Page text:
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Running Head: CHARISMATIC LEADERSHIP AND STAFF APPRECIATION

Charismatic Leadership Valerie Griffith Western Washington University

CHARISMATIC LEADERSHIP AND STAFF APPRECIATION Organizations are only as successful as their leader. Leaders have to be skillful and influential, while having the ability to motivate their followers and run their organization. A good leader will be able to structure his/her organization in a manner that effectively gets the services to the clients and maintains a happy staff/ volunteers. The leader paves the way for the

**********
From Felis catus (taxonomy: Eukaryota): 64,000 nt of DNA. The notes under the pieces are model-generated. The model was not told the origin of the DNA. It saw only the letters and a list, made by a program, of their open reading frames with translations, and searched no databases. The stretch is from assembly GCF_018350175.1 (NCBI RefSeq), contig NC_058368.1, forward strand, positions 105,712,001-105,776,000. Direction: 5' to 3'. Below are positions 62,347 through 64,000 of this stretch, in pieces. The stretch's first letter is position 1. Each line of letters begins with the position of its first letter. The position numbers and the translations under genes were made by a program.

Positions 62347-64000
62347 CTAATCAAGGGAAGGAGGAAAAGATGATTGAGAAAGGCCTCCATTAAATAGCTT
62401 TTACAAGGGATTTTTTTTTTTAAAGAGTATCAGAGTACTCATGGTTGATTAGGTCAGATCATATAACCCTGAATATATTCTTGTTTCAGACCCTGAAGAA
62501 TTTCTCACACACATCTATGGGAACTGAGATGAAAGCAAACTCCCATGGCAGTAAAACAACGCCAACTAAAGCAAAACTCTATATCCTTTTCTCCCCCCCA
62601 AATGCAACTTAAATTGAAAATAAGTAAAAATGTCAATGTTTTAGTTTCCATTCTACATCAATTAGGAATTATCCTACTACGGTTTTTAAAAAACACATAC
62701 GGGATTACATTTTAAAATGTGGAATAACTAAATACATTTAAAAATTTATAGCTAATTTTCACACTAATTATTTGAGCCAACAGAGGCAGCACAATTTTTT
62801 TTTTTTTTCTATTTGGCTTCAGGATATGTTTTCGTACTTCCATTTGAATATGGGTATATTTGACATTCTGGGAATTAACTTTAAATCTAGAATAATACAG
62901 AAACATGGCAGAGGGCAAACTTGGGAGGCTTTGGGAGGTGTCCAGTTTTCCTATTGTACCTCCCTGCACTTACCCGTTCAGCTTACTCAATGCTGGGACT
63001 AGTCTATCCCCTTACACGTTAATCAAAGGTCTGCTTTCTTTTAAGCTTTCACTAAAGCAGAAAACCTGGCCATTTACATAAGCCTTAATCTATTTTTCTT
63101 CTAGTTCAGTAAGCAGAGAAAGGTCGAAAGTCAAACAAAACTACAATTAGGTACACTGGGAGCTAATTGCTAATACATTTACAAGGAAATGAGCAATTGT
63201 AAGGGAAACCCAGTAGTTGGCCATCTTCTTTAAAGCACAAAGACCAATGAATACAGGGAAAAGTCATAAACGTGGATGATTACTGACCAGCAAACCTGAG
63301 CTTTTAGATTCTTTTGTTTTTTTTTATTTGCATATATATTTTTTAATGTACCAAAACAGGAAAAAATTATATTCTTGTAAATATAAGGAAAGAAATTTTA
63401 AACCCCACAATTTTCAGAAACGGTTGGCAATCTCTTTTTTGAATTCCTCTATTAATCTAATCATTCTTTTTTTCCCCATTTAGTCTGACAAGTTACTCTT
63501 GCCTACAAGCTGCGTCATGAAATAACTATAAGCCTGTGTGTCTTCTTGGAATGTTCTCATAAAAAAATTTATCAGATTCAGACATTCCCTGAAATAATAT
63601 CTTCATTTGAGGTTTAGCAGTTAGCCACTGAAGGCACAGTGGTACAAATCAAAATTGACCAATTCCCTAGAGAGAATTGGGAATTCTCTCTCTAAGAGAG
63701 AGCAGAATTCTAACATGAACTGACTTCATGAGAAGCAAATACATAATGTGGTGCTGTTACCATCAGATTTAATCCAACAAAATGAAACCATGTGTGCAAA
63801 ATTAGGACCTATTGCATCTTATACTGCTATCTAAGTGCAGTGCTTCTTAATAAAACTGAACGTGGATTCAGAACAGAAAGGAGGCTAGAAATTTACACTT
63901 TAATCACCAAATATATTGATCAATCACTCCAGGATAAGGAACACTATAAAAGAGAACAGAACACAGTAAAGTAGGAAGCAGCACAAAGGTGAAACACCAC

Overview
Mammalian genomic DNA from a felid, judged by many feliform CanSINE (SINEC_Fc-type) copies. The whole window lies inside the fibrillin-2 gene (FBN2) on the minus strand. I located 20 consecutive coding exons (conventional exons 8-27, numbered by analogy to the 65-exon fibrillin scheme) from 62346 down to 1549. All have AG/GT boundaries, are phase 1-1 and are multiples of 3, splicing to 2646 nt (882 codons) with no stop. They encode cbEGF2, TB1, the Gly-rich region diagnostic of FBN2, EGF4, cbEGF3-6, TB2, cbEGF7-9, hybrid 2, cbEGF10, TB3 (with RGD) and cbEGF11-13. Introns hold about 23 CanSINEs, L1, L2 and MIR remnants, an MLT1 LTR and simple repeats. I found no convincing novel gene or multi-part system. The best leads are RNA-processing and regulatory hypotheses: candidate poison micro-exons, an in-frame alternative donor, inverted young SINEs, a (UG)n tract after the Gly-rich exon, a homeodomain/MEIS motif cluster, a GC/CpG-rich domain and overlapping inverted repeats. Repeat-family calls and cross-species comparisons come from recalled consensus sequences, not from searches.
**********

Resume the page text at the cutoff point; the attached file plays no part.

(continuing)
overall culture of the organization, and hopefully adds success to the overall output. For the sake of this essay, I am going to focus on the attributes of a charismatic leader, and the effects of charismatic leadership on the organization. Also, I want to explain successful ways to appreciate staff and the importance of staff appreciation. I will also pull from my own experiences to help further my knowledge on charismatic leadership and staff appreciation. Max Weber (1947) defined charismatic leadership as "resting on devotion to the exceptional sanctity, heroism or exemplary character of an individual person, and of the normative patterns or order revealed or ordained by him" (p. 10). In laymans terms, a charismatic leader is one who is confident while making the environment of the organization fun with positive reinforcement and a contagious energy. The charismatic aura that surrounds these leaders makes people want to follow their every move and command without questioning them. Charismatic leaders inspire others to do their best, and employees want to impress their leader, so they work hard to succeed. Charisma is a rare personality trait, which makes me wonder is charisma can also be taught? Now that we have an understanding of what a charismatic leader is, what are the attributes that make someone a charismatic leader? According to Worth (2012), charismatic leaders practice in some or all of the following behaviors: The leader advocates a vision that is different from the status quo but still acceptable to followers.